In both these countries the failure of international rule of law is compounded by a failure of national rule of law. For Dalits in India, for Lao, Burmese and Cambodian migrants in Thailand, the notion of equal protection before the law would be a laughable notion if the consequences of its absence were not so tragic. In India the courts are so overworked that it would take hundreds of years to clear the back log of cases in Delhi alone meaning that factories that use forced labour of vulnerable workers, such as those producing cotton garments in the southern Indian state of Tamil Nadu, can act with virtual impunity. In Thailand, police describe migrant workers as walking ATMs, people to be harassed and extorted from not to be protected.
These are not just national issues. They are issues that should be of concern of British aid and diplomacy if Britain truly wishes to be an international anti-slavery leader. And they should be of concern to all of you if you have the slightest interest in doing business in these parts of the world.
Business must once again take a central role in leadership of the anti-slavery struggle. Businesses can begin with more rigorous investigations of supply chains with the intent to identifying and remedying problems that affect the rights of workers and communities rather than focusing primarily on managing risks to reputation and brand. Where the causes of slavery or other human rights abuses lie beyond the control of businesses, they are very well placed to pressure governments to do their job of protecting human rights.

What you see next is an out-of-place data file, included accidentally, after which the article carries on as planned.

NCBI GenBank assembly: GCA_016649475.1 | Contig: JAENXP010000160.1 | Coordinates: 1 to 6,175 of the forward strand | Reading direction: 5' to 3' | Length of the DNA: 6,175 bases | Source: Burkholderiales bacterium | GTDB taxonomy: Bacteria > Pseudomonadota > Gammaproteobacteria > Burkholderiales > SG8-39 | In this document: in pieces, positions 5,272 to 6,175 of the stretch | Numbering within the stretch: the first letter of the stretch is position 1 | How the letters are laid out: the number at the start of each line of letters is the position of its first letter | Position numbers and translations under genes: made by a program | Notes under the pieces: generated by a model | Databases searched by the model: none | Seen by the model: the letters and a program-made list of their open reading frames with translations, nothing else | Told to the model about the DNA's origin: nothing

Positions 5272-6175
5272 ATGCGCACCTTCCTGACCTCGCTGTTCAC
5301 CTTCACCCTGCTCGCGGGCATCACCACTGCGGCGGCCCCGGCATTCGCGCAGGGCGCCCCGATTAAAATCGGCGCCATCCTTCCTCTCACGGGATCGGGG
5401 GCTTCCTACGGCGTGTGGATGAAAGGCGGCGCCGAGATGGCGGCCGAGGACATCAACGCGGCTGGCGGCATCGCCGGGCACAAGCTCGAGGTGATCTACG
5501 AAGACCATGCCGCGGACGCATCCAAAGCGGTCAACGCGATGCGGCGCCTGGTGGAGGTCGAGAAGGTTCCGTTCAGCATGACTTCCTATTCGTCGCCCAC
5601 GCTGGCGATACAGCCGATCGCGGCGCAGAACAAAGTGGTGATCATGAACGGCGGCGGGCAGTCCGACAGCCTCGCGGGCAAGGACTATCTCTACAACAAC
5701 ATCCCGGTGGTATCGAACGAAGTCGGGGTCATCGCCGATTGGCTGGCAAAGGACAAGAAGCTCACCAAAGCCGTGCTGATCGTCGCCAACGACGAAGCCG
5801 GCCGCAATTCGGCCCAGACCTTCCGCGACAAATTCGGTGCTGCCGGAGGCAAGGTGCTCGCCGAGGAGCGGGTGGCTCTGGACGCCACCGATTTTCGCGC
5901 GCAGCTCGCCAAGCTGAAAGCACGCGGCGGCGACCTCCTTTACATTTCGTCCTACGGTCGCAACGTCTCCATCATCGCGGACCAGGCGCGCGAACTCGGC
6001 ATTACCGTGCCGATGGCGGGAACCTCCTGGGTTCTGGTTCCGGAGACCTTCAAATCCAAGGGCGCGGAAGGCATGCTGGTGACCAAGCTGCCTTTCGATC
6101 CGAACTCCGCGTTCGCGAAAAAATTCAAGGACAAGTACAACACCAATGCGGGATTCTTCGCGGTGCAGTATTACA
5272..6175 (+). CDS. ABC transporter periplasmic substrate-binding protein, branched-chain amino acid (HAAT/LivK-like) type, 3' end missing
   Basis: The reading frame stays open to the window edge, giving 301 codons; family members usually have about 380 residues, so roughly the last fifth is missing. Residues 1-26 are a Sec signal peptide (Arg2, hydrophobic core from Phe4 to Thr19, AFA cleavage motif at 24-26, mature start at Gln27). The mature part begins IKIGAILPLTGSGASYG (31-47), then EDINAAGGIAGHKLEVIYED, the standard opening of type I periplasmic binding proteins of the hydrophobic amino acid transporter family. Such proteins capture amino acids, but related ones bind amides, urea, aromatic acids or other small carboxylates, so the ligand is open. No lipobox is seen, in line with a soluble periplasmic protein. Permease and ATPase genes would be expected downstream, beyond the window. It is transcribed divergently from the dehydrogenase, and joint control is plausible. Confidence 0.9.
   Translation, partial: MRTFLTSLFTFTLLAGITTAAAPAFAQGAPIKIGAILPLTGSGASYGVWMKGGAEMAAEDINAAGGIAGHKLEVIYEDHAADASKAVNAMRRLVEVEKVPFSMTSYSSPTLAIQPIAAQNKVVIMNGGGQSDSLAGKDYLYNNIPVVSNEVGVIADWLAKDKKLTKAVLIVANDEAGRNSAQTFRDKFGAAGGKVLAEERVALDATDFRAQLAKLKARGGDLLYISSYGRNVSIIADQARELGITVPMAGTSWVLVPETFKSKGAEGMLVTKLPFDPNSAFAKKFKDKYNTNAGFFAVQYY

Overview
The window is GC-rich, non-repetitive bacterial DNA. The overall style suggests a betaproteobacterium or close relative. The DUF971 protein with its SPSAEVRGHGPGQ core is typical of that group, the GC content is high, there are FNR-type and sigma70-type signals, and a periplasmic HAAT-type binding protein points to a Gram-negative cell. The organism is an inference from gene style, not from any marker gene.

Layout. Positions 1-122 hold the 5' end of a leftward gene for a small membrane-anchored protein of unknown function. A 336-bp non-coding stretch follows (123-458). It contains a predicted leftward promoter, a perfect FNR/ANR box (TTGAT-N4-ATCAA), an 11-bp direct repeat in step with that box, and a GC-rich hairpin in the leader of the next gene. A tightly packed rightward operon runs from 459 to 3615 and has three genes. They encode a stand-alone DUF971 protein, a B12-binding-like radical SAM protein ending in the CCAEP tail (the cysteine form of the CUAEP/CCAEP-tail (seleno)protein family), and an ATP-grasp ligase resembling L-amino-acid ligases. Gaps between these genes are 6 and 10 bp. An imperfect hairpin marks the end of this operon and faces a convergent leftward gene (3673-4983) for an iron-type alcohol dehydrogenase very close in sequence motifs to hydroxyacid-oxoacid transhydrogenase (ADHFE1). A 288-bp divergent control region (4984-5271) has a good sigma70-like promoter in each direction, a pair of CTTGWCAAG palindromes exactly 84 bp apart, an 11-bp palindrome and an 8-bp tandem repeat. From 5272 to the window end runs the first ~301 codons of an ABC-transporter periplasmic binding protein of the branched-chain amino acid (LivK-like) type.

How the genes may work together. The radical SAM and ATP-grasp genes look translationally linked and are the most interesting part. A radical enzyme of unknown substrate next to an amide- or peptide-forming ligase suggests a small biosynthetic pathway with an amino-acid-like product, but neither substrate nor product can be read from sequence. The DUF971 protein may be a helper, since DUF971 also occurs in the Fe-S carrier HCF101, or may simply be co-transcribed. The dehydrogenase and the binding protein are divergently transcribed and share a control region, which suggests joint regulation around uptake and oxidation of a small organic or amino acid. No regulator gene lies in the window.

Many of you will be aware of the challenges of forced labour in Thai fisheries. Anti-Slavery International is currently working with a range of UK retailers, many of whom are in the room today, on a unique pilot project to identify and address the risks of forced labour in supply chains and empower workers to access remedies. This work is very much about partnership between business and civil society, risk assessment and due diligence, rather than the traditional “audit” approach. At the same time, the work in Thailand highlights how governments are failing to protect workers in a range of industries and business can play a vital role in putting pressure on governments to act properly.
I regularly meet business and political leaders who are forthright in their opposition to the very principles of slavery. I am pleased to see that many of them have also recently begun to publicly show the depth of their moral courage by also seeking practical measures to end slavery. Many have added their voice to ours to send a strong message to the UK government on the importance of transparency in supply chains.
But all of us here have some measure of power to do more. As the Modern Slavery Bill reaches its very final stage next week, I would also like to encourage all of you in the room and especially those that represent business and investors to respond to the government consultation on supply chains. Your response will be key in ensuring that there is parity and coherence in reporting, that those businesses that lead the way will not be undermined by those who choose not to report or make minimal efforts to disclose.
I would also like to invite all of you to build on the collaboration across sectors and work further with civil society on addressing modern slavery.
We can turn away and hope somebody else we sort modern slavery out. Or instead we can grasp what opportunities present themselves to us and strive for reform and emancipation, and in the process help change a moment of history for vulnerable people across the world.